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Thread started 11 Apr 2016 (Monday) 12:04
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Diffusion Material?

 
James33
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Apr 11, 2016 12:04 |  #1

Looking for large pieces of diffusion material - need rolls to make large curtains, the wider the better but could probably work with 8-10ft wide on a roll so I could make multiple 8-10 ft tall curtains. Anyone done this before or found specific fabric that would work?

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charro ­ callado
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Apr 13, 2016 19:54 |  #2

I'm making big diffusion panels right now, actually :) www.rosebrand.com (external link) carries all the large-width diffusion fabrics you'll need.




  
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James33
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Apr 15, 2016 13:37 |  #3

Thanks!!!!


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Joker-USMC
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Sep 22, 2016 13:03 as a reply to  @ charro callado's post |  #4

I've been looking for similar material. Thanks for the link!




  
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Ramon-uk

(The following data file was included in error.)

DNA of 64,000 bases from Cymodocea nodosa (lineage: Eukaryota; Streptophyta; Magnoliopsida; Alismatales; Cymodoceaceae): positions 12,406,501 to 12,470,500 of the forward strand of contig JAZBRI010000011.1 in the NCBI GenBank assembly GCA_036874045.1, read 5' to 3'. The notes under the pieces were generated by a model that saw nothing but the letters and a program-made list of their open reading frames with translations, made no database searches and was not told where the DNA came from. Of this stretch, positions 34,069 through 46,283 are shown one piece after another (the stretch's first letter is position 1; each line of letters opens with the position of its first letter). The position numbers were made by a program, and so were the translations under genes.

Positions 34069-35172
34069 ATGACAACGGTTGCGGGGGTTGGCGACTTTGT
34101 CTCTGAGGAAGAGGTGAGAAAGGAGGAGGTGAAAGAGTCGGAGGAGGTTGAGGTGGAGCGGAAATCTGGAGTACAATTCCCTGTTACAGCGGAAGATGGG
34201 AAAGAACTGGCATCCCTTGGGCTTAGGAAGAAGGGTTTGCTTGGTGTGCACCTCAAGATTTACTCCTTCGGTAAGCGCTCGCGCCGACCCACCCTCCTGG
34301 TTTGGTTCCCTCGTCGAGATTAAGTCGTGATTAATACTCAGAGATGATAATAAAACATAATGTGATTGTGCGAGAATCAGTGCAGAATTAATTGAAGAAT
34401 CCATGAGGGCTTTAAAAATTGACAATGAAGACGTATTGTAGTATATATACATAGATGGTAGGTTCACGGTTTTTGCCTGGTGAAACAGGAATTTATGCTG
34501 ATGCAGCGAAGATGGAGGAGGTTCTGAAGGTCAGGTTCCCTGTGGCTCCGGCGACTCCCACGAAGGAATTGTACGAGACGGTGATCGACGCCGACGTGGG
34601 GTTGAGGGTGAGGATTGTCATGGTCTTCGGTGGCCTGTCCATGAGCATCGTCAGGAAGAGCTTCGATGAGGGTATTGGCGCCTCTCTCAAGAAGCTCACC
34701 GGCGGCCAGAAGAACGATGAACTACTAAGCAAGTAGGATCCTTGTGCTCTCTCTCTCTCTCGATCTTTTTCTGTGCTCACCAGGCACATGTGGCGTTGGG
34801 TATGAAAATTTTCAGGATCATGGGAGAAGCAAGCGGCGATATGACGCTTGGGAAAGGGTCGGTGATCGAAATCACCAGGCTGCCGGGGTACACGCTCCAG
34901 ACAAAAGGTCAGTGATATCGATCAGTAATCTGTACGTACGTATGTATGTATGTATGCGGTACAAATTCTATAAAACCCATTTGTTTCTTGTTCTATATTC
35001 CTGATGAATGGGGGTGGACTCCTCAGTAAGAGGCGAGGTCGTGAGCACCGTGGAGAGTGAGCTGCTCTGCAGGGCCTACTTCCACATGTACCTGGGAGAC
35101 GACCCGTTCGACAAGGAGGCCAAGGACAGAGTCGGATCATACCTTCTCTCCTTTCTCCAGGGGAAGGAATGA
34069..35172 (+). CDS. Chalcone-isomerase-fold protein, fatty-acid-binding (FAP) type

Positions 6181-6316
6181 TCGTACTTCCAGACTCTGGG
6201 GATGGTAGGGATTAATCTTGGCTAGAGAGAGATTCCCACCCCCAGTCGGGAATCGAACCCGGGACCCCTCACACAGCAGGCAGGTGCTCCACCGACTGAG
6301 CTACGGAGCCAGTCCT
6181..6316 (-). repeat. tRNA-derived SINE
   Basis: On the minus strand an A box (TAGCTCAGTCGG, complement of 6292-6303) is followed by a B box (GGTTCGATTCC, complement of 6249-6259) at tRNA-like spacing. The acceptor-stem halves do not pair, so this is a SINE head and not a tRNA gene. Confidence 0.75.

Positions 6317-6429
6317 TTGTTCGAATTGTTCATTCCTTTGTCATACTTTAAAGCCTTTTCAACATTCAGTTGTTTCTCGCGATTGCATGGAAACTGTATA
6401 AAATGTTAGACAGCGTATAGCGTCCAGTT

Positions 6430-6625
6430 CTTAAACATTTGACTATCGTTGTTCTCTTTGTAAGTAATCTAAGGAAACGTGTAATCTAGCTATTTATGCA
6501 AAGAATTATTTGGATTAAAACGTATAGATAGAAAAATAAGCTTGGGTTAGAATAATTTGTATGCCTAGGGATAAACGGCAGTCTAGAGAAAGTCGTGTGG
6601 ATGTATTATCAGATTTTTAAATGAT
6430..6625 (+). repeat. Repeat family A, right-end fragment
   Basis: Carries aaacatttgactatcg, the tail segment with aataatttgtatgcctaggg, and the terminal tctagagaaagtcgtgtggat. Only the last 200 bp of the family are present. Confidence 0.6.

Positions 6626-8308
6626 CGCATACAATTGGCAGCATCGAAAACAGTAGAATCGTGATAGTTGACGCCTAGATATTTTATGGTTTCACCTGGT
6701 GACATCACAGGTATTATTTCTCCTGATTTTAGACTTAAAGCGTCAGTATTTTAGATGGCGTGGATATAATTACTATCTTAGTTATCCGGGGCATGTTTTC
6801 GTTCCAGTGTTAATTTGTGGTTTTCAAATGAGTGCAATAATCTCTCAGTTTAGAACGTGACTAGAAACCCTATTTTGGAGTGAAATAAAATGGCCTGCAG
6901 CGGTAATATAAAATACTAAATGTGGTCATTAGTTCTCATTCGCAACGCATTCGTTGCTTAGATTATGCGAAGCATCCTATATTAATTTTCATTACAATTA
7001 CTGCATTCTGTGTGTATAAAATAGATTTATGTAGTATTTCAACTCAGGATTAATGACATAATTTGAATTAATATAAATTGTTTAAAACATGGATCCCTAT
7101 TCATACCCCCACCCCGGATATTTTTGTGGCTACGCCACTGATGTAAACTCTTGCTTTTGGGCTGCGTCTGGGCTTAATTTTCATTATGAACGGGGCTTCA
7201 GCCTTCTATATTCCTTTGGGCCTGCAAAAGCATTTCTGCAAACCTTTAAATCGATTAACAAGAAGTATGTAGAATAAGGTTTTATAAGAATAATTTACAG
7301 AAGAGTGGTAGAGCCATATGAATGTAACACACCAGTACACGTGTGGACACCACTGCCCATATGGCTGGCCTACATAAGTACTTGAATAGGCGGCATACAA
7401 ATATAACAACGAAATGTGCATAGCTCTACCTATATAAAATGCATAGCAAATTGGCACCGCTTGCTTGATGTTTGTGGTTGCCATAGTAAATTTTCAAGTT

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Dec 21, 2016 09:22 |  #5

if you only need a small quantity of diffusion material then buy a cheap waterproof mattress cover, not the PVC type but the one that is made from a fibre base with a thin plastic film covering. This gives excellent diffusion with a light loss of about 2/3 of a stop, also very little effect on white balance.




  
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SYS
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Dec 21, 2016 11:02 |  #6

Just get ripstop nylon, which is what I used when making a diffusion light panel some years ago.



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Pinto
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Dec 21, 2016 13:15 |  #7

SYS wrote in post #18219768 (external link)
Just get ripstop nylon, which is what I used when making a diffusion light panel some years ago.

This ^.




  
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Luckless
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Dec 21, 2016 17:35 |  #8